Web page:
Now in its fourth year, Indy Man Beer Con has established itself as one of the most significant events in the beer calendar, showcasing the best of Britain's modern independent brewing scene. Beer Battered is counting down to this year's event by providing a new blog every day in the week leading up to it. The Indy Man Advent Calendar will provide a series of different perspectives on the festival, from an organiser, a punter, a volunteer, a Mancunian brewery, an overseas brewery, a veteran Indy Man brewery and a newcomer. Previous days: one (Claudia Asch, organiser), two (Mark Welsby, Runaway Brewery), three (Chris Dixon, volunteer).
Today's blog gains the perspective of Adam Watson, co-owner and brewer at American craft brewery Against the Grain, who return to Indy Man this year following a successful debut in 2014.
How does Indy Man Beer Con compare to festivals in America?
IMBC was actually pretty similar to many of the better Stateside festivals. The big difference for me was that most of the brewers there are not available stateside, so nearly every beer I tried was a beer I had never had before. In the States I have usually already tried most of the beers available at a festival.
Additionally, cask is pretty rare in the States. Most festivals have none and those that do tend to have one small area for it.
What are your personal reflections on Indy Man Beer Con following your visit last year?
I'm going to have to summarize here because there was quite a lot. The festival itself was fantastic and the venue is one of the most interesting venues I have ever seen a beer festival take place in. The aesthetics were beautiful and the plethora of different rooms allowed lots of distinct experiences. The array of beers available was also very cool.
All the brewers and drinkers I spoke with were really excited about the whole thing, so it was nice to be in such a positive atmosphere. I would also be remiss if I didn't mention the collaborative brew we did with Northern Monk while I was over there - those guys are awesome.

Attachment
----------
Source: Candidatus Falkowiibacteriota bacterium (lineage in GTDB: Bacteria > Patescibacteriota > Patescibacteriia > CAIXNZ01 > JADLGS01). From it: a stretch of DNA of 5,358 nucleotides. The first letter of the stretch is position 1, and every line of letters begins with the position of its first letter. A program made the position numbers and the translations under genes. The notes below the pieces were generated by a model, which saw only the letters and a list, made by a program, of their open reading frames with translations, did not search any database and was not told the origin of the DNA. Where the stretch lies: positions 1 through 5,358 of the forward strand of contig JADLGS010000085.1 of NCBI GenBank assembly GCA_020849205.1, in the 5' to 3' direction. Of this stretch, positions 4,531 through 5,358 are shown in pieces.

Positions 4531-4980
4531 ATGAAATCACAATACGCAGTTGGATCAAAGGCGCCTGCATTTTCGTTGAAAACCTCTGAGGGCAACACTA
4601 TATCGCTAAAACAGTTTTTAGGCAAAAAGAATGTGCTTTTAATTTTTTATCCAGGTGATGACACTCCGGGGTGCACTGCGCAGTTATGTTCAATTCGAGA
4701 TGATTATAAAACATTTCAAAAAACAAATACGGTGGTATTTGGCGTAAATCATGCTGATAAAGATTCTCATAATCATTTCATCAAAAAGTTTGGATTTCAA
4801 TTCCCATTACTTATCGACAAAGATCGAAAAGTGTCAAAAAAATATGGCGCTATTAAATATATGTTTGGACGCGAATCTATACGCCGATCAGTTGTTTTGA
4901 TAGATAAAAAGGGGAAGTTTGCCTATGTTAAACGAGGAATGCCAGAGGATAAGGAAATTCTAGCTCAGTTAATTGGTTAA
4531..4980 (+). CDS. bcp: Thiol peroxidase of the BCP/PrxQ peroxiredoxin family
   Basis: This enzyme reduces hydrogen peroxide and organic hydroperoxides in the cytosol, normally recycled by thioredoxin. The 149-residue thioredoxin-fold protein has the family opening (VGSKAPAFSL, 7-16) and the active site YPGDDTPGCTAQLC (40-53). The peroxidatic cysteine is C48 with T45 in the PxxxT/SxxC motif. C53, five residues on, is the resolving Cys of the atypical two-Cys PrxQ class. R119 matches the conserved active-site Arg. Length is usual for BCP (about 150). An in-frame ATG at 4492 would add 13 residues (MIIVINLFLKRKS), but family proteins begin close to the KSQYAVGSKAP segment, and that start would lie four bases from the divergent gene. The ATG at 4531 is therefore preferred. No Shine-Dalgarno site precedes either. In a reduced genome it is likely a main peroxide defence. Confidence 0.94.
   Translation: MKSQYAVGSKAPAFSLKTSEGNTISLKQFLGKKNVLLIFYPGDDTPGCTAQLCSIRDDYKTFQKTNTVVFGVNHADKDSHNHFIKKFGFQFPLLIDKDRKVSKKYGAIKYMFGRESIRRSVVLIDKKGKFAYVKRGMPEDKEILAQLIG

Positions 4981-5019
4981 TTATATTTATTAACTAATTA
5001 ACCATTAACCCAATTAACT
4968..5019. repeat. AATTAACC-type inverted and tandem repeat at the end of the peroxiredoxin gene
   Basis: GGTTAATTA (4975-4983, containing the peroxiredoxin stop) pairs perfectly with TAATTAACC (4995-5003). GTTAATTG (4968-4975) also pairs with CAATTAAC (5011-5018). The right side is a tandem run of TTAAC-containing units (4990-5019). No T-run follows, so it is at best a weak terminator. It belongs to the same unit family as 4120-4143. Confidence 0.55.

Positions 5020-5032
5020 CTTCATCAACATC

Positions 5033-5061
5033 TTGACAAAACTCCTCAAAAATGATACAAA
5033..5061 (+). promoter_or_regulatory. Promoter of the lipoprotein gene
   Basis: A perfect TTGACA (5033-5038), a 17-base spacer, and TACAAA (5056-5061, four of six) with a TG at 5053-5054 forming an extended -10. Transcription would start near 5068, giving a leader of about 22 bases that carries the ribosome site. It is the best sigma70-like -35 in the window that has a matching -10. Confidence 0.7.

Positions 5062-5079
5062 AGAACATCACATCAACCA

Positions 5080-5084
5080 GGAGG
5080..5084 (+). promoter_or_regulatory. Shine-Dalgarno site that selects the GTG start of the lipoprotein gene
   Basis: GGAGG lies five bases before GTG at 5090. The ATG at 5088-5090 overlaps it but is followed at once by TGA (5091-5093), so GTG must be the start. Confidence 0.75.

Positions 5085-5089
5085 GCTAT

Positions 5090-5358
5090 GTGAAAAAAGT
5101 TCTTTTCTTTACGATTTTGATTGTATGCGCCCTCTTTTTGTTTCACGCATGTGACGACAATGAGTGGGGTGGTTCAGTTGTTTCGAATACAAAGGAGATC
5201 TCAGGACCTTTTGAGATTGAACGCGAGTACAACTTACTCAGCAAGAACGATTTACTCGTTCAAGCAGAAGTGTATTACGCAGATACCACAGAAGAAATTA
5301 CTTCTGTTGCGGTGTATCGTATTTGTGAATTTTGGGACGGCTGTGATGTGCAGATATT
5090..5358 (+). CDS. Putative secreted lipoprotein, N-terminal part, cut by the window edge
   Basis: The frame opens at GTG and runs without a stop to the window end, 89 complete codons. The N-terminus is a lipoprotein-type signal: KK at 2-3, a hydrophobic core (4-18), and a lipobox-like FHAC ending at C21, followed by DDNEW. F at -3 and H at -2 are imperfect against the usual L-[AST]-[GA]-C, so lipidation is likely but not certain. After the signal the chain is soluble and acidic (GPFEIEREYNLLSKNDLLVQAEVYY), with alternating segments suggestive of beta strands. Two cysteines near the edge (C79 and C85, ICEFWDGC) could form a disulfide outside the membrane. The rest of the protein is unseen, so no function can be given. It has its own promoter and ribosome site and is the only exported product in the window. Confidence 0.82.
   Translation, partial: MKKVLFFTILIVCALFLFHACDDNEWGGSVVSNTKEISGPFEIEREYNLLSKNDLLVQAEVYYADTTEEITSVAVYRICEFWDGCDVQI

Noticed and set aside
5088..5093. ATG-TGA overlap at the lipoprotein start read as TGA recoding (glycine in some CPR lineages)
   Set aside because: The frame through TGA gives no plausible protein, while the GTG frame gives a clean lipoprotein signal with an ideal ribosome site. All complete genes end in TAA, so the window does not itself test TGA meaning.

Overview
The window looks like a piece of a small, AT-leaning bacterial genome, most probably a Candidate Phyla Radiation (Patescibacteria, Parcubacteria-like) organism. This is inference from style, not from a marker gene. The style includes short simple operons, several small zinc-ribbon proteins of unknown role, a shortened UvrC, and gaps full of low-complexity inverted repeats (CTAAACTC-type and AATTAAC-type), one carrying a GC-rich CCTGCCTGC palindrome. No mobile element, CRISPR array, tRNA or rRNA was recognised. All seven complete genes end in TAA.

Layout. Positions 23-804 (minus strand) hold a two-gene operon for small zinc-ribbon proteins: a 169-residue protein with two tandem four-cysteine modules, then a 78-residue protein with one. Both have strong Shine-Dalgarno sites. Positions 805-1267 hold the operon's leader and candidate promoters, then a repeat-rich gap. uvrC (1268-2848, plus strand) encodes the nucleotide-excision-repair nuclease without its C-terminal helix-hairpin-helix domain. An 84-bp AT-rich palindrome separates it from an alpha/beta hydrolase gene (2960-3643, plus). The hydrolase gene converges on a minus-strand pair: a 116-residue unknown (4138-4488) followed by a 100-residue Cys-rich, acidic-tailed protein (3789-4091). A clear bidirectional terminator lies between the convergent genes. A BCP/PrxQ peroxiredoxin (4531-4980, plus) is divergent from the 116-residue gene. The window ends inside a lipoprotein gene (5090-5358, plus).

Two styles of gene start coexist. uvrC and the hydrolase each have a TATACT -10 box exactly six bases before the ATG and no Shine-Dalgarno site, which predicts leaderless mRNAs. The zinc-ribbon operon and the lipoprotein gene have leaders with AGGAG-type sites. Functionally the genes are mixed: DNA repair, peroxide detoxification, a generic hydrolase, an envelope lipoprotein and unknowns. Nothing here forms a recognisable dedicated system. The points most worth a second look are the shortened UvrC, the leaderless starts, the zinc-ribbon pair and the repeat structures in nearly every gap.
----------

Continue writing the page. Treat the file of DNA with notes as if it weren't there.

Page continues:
Were there any particular highlights from last year's festival?
One of my favorite parts of the festival was the cellar sampling. Twice I was given the opportunity to lead a smaller tasting in the hallways downstairs and I really enjoyed those. The chance to pair up with another brewer and to share some details about a particular beer was extremely exciting for me.
I also really liked all the opportunities surrounding the festival itself. I spent a good deal of time at Port Street Beer House and wandering about Manchester with the other top notch brewers that came to IMBC. The meet the brewer event at Beermoth was fantastic as well.
What can we expect from Against the Grain at this year's festival?
Unfortunately I will not be in attendance this year but two of my business partners, Sam and Jerry, will be making it out there. They will also be doing collaborations with Magic Rock and Beermoth while there. Keep an eye out, they may weird your world up.
Are you keen to develop more of a presence in the UK market?
Absolutely. We have increased our production volume significantly in the last few months and we are still figuring out which markets should be getting our additional liquid. Hopefully we can start growing our presence in the UK.
What do you make of the state of independent brewing in the UK?
With the relatively small sample size I have, I'm not sure I am qualified to answer this but I'll take a crack anyway. It seems like there is a lot of innovation and growth among small brewers in the UK. I have always found it interesting to watch the differences in growing a craft scene in a country where there was little pre-existing beer culture (USA) versus a country where there is a strong traditional beer culture (UK).
Perhaps because of the strong traditional culture in the UK, it took you guys longer to get in a groove on craft brewing but things seem to be humming along nicely now.
The barrier to entry in the US is a lot higher because alcohol is such a highly regulated industry. We have to play by a lot of rules that don't apply in the UK. It looks like you guys are taking full advantage of your relatively low barrier to entry and churning out some impressive smaller brewers who are pushing the envelope of innovation in really interesting ways.